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C. R.

Physique 7 (2006) 1018–1026



Cavitation in trees
Hervé Cochard
UMR-PIAF, INRA, site de Crouelle, 63100 Clermont-Ferrand, France
Available online 28 November 2006

Sap is transported under tension (i.e. negative pressure) in trees, according to the tension-cohesion theory. Since water is physi-
cally instable under negative pressure, a risk of cavitation is possible. Techniques have been developed during the past two decennia
to study cavitation in trees. Trees appear remarkably immune to cavitation events. Cavities form only when extreme water stresses
occur or when sap freezes. Nucleation is heterogeneous in trees, presumably caused by the aspiration of air bubbles through con-
duit walls. Threshold xylem pressures for cavitation vary greatly between species, in concordance with the great functional and
ecological diversity of trees. To cite this article: H. Cochard, C. R. Physique 7 (2006).
© 2006 Académie des sciences. Published by Elsevier Masson SAS. All rights reserved.
Cavitation chez les arbres. Le transport de l’eau dans les arbres s’effectue sous tension (pression négative) selon la théorie
de la tension–cohésion. L’eau étant physiquement instable dans ces conditions, les colonnes de sève sont sujettes à un risque de
cavitation. Au cours des deux dernières décennies, des techniques ont été développées pour étudier ce phénomène de cavitation
chez les arbres. Bien qu’opérant constamment sous pressions très négatives, les arbres sont remarquablement prémunis du risque
de cavitation. Ce n’est que lors de contraintes hydriques exceptionnelles (grandes sécheresses) ou face à des cycles de gel–dégel,
que la cavitation se produit. La cavitation à pour origine une nucléation hétérogène, très probablement par l’aspiration d’une bulle
d’air à travers les parois des conduits. Les pressions seuils de cavitation sont extrêmement variables entre espèces, caractère que
l’on peut mettre en relation avec la grande diversité fonctionnelle et écologique des arbres. Pour citer cet article : H. Cochard,
C. R. Physique 7 (2006).
© 2006 Académie des sciences. Published by Elsevier Masson SAS. All rights reserved.

Keywords: Cavitation; Embolism; Tree; Tension; Drought; Xylem

Mots-clés : Cavitation ; Embolie ; Arbre ; Tension ; Sécheresse ; Xylème

1. Introduction

Each day, hundreds of litres of water circulate in the trunk of a mature tree and are lifted up to its canopy tens of
meters above ground. Leaves have to allow the evaporation of such a large amount of water to uptake carbon dioxide
and regulate their surface temperature. The machinery behind the process of water transport has to be remarkably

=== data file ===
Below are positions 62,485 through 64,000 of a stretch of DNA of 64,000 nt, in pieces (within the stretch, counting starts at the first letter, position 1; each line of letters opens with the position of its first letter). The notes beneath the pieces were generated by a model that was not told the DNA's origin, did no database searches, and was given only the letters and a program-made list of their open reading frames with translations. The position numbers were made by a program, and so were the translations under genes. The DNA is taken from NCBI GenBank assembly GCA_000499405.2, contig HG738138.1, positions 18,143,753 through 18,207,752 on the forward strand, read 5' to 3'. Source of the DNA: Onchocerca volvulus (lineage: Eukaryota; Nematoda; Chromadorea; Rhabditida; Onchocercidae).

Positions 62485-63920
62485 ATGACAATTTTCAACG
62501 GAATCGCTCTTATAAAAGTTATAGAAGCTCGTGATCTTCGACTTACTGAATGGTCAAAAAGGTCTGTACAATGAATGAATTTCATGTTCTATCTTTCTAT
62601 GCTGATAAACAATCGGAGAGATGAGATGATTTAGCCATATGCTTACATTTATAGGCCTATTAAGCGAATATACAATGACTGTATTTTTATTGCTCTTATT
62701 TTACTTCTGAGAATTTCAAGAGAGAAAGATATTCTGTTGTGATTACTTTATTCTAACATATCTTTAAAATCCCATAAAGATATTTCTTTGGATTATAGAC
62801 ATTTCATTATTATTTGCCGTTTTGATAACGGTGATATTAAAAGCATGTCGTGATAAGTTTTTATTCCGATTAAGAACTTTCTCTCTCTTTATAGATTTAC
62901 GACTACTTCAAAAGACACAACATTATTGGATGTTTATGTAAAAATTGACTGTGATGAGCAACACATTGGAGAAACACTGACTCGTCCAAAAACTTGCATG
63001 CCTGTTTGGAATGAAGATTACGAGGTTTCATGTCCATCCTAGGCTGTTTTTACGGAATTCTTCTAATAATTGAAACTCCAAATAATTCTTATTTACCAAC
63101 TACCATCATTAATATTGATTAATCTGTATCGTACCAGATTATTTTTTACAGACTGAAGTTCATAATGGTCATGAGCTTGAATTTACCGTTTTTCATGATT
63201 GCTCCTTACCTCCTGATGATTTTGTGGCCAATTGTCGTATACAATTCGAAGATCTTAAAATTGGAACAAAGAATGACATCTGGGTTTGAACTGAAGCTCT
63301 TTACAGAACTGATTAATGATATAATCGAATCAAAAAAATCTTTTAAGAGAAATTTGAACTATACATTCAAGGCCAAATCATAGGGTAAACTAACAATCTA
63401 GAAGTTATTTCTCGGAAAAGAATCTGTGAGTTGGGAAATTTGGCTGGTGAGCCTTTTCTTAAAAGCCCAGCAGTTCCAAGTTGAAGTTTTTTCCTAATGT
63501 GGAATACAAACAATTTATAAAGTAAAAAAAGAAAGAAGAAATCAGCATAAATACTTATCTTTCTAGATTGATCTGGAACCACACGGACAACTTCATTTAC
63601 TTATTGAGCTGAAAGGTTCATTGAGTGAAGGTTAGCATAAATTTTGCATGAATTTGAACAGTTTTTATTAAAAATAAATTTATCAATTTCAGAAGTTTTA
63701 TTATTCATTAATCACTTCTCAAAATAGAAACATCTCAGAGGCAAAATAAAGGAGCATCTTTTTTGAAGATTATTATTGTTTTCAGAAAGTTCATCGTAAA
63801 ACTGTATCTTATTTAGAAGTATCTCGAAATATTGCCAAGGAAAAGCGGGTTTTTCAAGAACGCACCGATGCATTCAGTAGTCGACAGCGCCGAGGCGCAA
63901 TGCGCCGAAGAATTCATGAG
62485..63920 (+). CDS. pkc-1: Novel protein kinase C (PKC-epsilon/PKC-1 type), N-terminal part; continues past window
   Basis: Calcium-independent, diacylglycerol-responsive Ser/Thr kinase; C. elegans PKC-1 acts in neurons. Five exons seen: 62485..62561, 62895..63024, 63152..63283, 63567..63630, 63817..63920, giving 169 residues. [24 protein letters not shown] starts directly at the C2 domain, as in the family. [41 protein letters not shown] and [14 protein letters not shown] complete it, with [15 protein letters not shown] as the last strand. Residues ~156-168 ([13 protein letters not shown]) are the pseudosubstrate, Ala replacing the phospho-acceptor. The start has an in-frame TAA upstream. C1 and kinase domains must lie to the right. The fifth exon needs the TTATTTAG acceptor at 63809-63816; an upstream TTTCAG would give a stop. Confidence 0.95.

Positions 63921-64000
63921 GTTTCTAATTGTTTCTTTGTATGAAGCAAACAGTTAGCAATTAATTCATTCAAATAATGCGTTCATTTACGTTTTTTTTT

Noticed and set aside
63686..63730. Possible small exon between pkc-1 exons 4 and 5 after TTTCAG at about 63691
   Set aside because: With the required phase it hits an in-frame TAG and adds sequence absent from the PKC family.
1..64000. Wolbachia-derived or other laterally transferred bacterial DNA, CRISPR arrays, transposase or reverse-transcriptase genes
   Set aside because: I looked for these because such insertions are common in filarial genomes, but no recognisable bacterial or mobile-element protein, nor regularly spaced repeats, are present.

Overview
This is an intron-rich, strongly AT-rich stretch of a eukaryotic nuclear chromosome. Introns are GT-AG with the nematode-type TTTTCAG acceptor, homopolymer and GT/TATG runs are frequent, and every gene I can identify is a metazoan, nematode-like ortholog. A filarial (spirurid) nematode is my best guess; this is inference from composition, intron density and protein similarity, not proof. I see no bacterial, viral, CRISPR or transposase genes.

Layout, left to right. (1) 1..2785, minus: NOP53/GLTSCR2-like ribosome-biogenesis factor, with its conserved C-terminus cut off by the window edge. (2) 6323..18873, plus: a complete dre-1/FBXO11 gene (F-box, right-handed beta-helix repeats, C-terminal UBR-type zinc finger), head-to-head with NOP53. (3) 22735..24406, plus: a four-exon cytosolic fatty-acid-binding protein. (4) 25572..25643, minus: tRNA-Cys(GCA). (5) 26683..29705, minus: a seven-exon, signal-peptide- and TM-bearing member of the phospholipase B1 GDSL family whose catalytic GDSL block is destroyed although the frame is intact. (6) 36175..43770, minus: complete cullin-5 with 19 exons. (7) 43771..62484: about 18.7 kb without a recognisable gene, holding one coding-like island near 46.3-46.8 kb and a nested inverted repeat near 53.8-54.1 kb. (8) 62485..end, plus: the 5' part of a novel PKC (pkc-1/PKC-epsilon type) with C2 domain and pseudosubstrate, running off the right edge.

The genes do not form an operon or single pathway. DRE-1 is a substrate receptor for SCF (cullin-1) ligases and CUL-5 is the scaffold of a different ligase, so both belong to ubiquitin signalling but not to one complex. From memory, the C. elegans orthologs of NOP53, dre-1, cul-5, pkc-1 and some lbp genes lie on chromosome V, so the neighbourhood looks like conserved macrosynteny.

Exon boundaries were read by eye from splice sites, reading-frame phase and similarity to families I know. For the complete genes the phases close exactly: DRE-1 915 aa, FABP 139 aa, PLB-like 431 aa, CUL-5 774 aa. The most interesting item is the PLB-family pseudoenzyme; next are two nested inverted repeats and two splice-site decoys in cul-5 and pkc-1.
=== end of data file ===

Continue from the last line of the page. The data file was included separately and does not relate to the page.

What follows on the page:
efficient and reliable, as any dysfunction may impair tree hydration and, hence, its survival. Trees have evolved a very
efficient and cost-effective pumping system. However, as the system is operating under large negative pressures, trees
live under the constant threat of water cavitation.

E-mail address: cochard@clermont.inra.fr (H. Cochard).

1631-0705/$ – see front matter © 2006 Académie des sciences. Published by Elsevier Masson SAS. All rights reserved.
H. Cochard / C. R. Physique 7 (2006) 1018–1026 1019

In this article I will briefly present our current understanding of long distance water transport in trees and review
recent investigations on sap cavitation. If this short review can promote further interactions between physicists and
physiologists on this field, its main objective will be fulfilled.

2. Long-distance water transport in trees

To understand water transport in trees, it is essential to visualize how trees are constructed and where water can
flow (Fig. 1).
Trees, like any plants, are made of cells with rigid and hygrophilous walls formed of cellulose and hemi-cellulose
microfribrils. Most cells are surrounded by a lipid bilayer plasmalemma membrane in contact with the wall. The
plasmalemma membrane delimits the cytoplasm, a solution with a high solute concentration (the osmotic potential Π
is typically in the range of −1 to −2 MPa). This membrane is hemi-permeable, i.e., it is permeable to water molecules
but selectively permeable to solutes. This selectivity is quantified by the reflection coefficient σ of the membrane for
a given solute [1]. From the point of view of water relation, a hemi-permeable membrane enables uptake of water by
osmosis, but the permeability of the bi-lipidic layers is relatively low. However, this permeability is greatly enhanced
by specific water-channel proteins, aquaporins [2]. Cytoplasm can communicate between cells in contact through
plasmodesmata without crossing plasmalemma membranes. Therefore, all the interconnected cytoplasm determines
a specific water compartment, the symplasm. Water located outside of the symplasm, e.g. in the wall matrix, forms a
second compartment: the apoplasm.
Trees, like other vascular plants, have developed a very specific tissue devoted to long-distance water transport: the
xylem. The xylem contains cells that have undergone profound modifications during their maturation: the lateral walls
have been reinforced by a deposit of lignin, a hydrophobic polymer, and the cytoplasm has been dissolved. This type